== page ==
House of Commons Procedure and Practice
Edited by Robert Marleau and Camille Montpetit
2000 EditionMore information …
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18. Financial Procedures

Borrowing Authority

Borrowing powers are needed by the government to cover any shortfall between its revenues and its expenditures. The government borrows principally by issuing treasury bills, marketable bonds and Canada Savings Bonds, on domestic and foreign markets. The Financial Administration Act states: “No money shall be borrowed or security issued by or on behalf of Her Majesty without the authority of Parliament”, [292]  and the authority to borrow sufficient new money to cover estimated financial requirements, together with a margin for contingencies, is normally sought and granted early on in the financial cycle for each new fiscal year. [293]  These requests refer to new authority to borrow, since the Financial Administration Act already authorizes borrowing for the purpose of refinancing maturing debt. [294]  Unused borrowing authority lapses at the end of a fiscal year and must be replaced by new authority.

The government borrows when there is a shortfall between its expenditures, as authorized by Parliament in the Main and Supplementary Estimates and in Interim Supply, and its revenues, whose projected levels are also approved by Parliament. Prior to 1975, it was the custom to include requests for borrowing authority in one of the first appropriation or Supply bills of a new fiscal year. Where circumstances necessitated increasing the level of borrowing authority, the increases were sought by way of subsequent appropriation bills, such as appropriation bills enacting Supplementary Estimates or Interim Supply. The primary justification for including new borrowing authority in an appropriation act was the contention that borrowing powers to cover any shortfall between revenues and expenditures should be authorized relatively automatically, given that both the shortfall and the borrowing requirements were a consequence of actions already approved by Parliament.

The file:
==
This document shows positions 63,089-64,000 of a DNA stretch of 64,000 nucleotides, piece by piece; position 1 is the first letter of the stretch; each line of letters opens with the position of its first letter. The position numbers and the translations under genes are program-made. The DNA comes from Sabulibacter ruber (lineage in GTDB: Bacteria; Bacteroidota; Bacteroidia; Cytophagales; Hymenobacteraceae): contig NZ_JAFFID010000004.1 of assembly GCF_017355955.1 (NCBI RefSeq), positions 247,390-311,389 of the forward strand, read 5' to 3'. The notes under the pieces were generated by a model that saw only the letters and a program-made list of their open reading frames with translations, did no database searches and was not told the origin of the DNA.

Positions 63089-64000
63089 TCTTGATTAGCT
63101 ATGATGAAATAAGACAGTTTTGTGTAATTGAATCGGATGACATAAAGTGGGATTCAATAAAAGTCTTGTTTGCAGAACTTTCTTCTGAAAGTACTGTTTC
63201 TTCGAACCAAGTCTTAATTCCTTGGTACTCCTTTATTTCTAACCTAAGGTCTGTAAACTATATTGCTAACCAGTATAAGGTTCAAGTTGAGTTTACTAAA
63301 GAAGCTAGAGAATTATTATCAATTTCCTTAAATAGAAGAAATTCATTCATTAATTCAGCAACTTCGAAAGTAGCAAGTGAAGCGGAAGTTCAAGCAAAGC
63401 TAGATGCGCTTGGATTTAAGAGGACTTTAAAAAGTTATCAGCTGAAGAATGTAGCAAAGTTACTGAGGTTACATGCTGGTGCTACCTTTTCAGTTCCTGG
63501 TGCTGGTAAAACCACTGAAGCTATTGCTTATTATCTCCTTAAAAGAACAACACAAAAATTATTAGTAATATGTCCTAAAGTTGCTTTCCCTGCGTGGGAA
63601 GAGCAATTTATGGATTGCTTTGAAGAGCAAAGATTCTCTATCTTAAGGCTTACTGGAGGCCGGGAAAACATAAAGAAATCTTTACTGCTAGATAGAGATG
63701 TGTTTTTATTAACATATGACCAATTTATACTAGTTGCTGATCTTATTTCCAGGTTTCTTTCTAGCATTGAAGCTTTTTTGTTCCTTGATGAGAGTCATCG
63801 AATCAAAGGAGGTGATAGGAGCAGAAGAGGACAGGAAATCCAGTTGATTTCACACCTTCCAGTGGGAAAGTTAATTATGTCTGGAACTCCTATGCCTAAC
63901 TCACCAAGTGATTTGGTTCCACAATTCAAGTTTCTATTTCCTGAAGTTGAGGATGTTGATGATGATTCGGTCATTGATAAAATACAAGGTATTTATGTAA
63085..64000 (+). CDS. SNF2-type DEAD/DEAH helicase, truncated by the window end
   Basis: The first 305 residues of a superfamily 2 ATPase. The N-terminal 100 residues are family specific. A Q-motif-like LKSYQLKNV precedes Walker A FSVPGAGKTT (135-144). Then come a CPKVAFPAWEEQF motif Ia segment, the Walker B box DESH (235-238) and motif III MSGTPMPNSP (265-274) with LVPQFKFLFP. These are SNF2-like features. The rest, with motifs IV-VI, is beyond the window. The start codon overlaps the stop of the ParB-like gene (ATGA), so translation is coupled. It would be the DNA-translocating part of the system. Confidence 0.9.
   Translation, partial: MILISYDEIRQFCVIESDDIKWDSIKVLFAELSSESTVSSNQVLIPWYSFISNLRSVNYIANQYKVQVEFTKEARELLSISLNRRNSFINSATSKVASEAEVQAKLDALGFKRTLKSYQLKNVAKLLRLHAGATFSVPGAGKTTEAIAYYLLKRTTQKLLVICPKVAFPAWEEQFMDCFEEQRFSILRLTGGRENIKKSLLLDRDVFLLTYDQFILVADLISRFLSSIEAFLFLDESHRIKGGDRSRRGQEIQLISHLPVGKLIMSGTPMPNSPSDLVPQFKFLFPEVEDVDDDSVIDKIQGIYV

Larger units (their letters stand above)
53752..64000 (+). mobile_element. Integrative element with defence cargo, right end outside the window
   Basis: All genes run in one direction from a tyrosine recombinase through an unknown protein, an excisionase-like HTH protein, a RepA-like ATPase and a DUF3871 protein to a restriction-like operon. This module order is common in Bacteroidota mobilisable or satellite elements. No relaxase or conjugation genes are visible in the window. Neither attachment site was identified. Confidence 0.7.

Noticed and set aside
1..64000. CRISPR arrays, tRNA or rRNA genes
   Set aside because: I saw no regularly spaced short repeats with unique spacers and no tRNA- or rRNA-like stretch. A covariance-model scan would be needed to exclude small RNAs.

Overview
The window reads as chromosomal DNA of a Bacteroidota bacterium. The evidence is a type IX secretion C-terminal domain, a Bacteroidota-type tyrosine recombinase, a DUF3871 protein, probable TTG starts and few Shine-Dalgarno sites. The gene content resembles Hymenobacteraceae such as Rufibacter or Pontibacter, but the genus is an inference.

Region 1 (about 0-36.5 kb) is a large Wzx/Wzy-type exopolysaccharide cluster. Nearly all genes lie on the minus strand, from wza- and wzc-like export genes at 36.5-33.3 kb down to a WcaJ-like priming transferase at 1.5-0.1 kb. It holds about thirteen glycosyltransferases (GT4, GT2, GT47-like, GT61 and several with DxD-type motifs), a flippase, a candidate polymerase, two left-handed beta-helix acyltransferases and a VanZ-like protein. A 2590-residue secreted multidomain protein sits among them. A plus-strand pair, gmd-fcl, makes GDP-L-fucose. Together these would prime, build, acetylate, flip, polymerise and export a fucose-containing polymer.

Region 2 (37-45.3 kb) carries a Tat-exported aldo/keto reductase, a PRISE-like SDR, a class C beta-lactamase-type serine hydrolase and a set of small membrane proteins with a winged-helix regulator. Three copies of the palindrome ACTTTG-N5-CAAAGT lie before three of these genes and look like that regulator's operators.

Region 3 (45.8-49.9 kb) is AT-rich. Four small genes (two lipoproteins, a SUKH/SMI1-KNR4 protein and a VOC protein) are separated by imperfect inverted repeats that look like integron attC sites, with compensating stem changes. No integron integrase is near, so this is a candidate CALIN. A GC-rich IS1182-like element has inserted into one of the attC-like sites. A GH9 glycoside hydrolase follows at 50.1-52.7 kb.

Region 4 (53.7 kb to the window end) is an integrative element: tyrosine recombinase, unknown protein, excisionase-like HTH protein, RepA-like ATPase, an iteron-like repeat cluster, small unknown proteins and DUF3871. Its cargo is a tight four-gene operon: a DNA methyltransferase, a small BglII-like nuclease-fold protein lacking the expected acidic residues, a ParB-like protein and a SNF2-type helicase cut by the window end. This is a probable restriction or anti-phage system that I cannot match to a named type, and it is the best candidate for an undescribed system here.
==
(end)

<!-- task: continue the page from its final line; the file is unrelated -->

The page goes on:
The 1968 changes to Supply procedures made the inclusion of borrowing authority in appropriation bills problematic. [295]  The revised process usually offered no opportunity for Members to debate the borrowing provisions; the borrowing clause was not part of the Estimates, which were discussed in standing committees, and the Supply bills containing the borrowing clauses were generally passed without debate. In 1975, the Speaker ordered a borrowing clause struck from a Supply bill related to Supplementary Estimates on the grounds that, under the rules, its inclusion in a Supply bill based on Supplementary Estimates virtually precluded discussion of the borrowing provisions. [296]  Later, in 1981, the Speaker found no objection to including a request for borrowing authority in a tax bill based on a Ways and Means motion, provided that the government also gave the regular 48 hours’ notice for the introduction of a bill in order to cover the borrowing provisions. [297] 

Borrowing authority is now sought by way of a bill which follows the normal legislative process, with the exception that debate at second reading is limited to a maximum of two sitting days. [298]  The recent practice has been for the government to introduce borrowing authority legislation, if required, either when the Budget is presented or shortly thereafter. [299]  In theory, if additional borrowing requirements are needed to deal with unforeseen circumstances, then a Supplementary Borrowing Authority Bill would be introduced.

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